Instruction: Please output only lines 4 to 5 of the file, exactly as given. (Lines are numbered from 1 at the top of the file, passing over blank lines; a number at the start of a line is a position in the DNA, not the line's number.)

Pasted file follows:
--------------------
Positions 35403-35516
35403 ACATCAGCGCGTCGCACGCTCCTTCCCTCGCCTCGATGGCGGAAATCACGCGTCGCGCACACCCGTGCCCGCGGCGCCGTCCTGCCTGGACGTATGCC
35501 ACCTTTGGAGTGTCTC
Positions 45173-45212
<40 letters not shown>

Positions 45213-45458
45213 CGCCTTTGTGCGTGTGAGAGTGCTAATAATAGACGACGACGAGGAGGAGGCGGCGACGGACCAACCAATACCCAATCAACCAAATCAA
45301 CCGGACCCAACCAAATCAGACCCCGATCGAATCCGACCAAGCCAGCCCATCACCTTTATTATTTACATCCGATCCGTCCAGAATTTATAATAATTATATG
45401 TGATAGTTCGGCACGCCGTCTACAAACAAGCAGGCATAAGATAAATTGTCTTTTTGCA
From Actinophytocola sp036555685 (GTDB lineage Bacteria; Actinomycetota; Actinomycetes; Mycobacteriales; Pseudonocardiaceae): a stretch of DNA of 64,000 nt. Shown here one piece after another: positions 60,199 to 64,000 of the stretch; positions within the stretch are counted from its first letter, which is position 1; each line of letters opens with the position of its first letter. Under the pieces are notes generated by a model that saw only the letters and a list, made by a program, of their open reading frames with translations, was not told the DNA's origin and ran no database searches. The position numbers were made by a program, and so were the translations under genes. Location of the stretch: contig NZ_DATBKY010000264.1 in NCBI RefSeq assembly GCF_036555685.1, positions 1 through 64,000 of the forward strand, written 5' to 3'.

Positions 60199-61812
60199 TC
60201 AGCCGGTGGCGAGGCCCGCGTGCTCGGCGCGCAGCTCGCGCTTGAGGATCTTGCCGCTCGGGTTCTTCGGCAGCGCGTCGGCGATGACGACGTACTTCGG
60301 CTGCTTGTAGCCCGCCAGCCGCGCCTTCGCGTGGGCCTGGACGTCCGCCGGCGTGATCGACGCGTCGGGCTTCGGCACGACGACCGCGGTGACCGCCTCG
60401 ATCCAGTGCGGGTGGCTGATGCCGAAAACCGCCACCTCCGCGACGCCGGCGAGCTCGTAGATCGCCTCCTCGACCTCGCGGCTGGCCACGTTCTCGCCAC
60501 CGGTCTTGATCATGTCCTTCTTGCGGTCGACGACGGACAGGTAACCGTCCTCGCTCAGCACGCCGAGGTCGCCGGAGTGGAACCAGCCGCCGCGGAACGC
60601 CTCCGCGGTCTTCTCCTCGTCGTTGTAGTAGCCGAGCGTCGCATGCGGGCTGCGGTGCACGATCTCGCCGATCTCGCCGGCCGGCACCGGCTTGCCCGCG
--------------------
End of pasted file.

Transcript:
Positions 45173-45212
<40 letters not shown>